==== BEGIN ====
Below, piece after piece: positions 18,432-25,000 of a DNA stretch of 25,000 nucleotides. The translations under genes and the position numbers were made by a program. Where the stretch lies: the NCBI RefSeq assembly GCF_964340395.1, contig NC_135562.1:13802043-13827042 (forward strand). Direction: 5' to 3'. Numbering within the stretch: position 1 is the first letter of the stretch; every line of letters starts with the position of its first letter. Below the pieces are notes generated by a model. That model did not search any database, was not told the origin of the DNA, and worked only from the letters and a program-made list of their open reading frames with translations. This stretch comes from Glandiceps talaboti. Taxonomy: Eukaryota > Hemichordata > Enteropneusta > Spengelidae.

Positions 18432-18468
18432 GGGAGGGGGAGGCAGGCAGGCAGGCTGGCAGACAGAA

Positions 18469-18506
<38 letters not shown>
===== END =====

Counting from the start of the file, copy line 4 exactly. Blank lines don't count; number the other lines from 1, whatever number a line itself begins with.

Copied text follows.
Positions 18469-18506